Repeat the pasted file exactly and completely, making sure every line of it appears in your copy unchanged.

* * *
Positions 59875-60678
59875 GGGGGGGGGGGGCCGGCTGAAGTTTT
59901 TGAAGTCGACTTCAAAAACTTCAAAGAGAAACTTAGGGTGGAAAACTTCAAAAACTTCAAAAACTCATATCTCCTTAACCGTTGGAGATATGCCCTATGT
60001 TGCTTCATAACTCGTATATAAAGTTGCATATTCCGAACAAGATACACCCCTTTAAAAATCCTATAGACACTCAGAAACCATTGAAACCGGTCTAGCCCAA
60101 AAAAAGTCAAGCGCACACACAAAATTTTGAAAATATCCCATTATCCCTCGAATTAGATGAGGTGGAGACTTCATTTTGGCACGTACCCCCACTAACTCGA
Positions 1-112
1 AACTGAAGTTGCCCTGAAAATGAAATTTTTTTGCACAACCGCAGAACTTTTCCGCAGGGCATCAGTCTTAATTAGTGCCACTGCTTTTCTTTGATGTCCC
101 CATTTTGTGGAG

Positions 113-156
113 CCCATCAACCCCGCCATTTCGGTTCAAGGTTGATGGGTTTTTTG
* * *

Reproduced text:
Positions 59875-60678
59875 GGGGGGGGGGGGCCGGCTGAAGTTTT
59901 TGAAGTCGACTTCAAAAACTTCAAAGAGAAACTTAGGGTGGAAAACTTCAAAAACTTCAAAAACTCATATCTCCTTAACCGTTGGAGATATGCCCTATGT
60001 TGCTTCATAACTCGTATATAAAGTTGCATATTCCGAACAAGATACACCCCTTTAAAAATCCTATAGACACTCAGAAACCATTGAAACCGGTCTAGCCCAA
60101 AAAAAGTCAAGCGCACACACAAAATTTTGAAAATATCCCATTATCCCTCGAATTAGATGAGGTGGAGACTTCATTTTGGCACGTACCCCCACTAACTCGA
Positions 1-112
1 AACTGAAGTTGCCCTGAAAATGAAATTTTTTTGCACAACCGCAGAACTTTTCCGCAGGGCATCAGTCTTAATTAGTGCCACTGCTTTTCTTTGATGTCCC
101 CATTTTGTGGAG

Positions 113-156
113 CCCATCAACCCCGCCATTTCGGTTCAAGGTTGATGGGTTTTTTG